Busytown by Jolisa Gracewood

You talkin' to me?

It's good to be back in the city. I missed it. The brass-monkey wind off the Hudson River, the extra dollar you pay for every pallid veggie at the cramped little supermarket on the corner, the car alarms, regular as cuckoos. Increasingly, I feel like a local here - it may be a city in America, but it's a world city, and one that's easy to feel at home in. Then I read an article in the Village Voice, about what can happen to legal immigrants and long-term residents under the new terrorist-unfriendly regime if they merely obey the law and turn up to register their status. Or this one, about university students in Colorado jailed for taking slightly less than a full courseload.

It takes a lot to stand up to that sort of treatment, and sometimes all you can do is go a little native. Take an encounter I witnessed in the week after September 11, 2001. There was shouting down on the street that went on a little too long to be just another parking dispute. I looked out the window to see a turban-wearing Sikh taxi driver being berated by a short, grumpy white man in jeans, who was shouting something about "you people" and "our buildings" and "go home," interspersed with some of the choicer epithets available to the speaker of American English. (The sort of words, in fact, that I once saw characterized in a tabloid newspaper article about a fallen fireman as "good-natured insults," as in "I saw the poor fellow only yesterday, and I hailed him with a good-natured insult").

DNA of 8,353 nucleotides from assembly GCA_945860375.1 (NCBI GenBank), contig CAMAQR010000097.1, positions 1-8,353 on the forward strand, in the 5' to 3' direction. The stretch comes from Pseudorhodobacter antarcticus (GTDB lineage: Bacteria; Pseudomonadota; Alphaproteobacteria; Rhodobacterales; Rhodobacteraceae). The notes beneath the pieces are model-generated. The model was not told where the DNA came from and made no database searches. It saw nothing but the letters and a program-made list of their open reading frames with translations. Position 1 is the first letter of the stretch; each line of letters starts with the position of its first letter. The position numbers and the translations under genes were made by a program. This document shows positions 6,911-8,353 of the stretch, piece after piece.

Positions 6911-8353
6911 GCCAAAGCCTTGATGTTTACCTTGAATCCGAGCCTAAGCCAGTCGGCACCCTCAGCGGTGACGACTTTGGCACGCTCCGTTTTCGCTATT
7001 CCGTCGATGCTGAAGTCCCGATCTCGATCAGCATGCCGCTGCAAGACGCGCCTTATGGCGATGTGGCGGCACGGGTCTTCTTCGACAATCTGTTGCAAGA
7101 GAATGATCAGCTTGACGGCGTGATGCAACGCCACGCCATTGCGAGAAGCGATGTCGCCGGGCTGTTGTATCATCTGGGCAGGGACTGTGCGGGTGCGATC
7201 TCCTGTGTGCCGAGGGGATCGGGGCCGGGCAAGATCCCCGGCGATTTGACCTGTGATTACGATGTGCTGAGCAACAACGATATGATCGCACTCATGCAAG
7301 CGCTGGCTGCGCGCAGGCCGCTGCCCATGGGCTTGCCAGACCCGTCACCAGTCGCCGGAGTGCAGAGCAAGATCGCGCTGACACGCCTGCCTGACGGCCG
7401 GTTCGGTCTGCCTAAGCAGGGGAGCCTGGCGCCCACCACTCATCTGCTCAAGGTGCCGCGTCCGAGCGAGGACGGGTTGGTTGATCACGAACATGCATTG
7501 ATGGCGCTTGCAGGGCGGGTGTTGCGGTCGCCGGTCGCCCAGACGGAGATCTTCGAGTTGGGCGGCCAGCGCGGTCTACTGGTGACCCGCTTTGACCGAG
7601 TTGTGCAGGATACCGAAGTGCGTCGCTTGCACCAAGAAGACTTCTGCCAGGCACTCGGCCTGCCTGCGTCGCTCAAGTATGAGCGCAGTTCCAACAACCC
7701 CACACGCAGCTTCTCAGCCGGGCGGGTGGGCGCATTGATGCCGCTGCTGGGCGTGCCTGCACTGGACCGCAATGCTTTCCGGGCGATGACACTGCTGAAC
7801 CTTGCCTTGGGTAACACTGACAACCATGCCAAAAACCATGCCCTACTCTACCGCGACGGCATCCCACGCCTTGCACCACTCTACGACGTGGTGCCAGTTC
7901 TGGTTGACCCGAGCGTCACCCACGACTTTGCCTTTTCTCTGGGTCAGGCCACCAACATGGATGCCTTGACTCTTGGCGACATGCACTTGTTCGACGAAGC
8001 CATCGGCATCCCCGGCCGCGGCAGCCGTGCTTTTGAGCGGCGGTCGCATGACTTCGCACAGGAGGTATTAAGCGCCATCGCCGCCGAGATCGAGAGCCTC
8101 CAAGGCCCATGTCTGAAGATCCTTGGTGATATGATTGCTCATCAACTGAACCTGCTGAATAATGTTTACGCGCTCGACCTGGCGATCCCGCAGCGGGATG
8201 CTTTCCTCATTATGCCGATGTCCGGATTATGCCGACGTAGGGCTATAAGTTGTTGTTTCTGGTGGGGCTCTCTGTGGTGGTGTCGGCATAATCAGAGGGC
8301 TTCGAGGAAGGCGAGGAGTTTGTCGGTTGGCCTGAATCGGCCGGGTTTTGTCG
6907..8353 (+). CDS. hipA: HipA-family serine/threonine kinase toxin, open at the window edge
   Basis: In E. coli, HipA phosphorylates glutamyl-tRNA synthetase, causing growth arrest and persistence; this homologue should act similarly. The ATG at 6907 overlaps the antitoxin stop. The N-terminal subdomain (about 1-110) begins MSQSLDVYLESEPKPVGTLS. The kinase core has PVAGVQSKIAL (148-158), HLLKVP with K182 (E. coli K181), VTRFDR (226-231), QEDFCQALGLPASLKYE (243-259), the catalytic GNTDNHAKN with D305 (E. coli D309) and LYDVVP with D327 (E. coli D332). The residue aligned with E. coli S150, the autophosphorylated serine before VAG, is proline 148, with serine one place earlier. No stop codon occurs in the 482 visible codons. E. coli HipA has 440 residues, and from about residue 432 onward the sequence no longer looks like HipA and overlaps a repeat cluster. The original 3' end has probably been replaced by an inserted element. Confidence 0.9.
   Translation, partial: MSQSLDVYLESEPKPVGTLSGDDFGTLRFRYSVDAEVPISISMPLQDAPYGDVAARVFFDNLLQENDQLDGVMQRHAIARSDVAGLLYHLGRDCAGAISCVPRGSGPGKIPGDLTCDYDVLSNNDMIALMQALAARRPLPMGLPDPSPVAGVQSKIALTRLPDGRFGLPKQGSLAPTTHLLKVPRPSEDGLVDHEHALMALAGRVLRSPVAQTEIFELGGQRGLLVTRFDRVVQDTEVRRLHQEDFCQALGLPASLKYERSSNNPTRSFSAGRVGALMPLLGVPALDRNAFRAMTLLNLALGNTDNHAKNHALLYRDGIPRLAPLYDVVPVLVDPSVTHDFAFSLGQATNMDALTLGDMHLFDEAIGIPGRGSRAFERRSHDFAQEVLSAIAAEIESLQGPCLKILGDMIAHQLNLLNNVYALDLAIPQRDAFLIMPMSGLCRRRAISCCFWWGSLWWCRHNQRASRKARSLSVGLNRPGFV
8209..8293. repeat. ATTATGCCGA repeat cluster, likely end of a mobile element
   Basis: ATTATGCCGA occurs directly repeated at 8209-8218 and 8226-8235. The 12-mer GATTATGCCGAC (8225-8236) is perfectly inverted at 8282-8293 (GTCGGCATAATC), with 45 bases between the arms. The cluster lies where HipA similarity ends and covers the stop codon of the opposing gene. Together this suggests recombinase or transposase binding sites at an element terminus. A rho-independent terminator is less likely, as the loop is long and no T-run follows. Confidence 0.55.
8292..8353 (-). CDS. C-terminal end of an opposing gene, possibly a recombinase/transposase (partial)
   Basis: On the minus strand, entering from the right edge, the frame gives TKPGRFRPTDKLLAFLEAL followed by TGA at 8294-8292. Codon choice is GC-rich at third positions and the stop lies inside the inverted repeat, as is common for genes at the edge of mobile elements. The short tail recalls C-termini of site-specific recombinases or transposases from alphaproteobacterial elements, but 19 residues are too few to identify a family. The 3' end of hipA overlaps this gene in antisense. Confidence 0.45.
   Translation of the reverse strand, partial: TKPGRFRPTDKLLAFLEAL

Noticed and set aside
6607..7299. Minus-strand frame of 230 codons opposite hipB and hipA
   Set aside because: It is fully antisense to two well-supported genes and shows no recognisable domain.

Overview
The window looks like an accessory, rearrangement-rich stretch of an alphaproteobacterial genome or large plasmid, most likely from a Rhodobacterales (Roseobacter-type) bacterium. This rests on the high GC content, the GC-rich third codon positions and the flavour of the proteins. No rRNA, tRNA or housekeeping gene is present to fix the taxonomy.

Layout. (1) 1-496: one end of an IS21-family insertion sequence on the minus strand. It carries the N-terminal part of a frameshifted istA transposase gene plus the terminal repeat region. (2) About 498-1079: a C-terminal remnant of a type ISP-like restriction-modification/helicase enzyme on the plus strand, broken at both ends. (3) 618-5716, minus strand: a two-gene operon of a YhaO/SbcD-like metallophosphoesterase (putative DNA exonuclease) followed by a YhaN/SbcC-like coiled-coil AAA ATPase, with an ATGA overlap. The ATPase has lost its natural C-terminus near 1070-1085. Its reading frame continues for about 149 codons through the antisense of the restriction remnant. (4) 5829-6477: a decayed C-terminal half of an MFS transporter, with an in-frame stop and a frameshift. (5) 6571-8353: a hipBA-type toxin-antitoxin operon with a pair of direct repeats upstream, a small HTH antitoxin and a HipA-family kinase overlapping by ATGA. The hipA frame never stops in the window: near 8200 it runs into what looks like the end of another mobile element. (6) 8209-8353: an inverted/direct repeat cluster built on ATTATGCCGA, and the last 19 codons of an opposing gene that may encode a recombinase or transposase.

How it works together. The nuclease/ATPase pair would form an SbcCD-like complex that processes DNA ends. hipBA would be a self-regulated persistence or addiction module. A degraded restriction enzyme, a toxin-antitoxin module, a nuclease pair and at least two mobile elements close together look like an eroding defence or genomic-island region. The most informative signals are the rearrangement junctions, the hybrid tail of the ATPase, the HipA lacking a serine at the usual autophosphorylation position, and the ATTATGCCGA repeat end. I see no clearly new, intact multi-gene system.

It was a tense moment, but fortunately the volatile guy was hedged about by large university students telling him to calm down; the taxi driver turned his back, waved his arms dismissively and carried on loading suitcases into the cab. But the angry white man didn't let up, and eventually the taxi driver had had enough. He turned around and yelled, with syllable-perfect subcontinental diction, "Don't you be telling me to go home, mister! I have lived in this city for twenty years! This is my motherfucking country too!"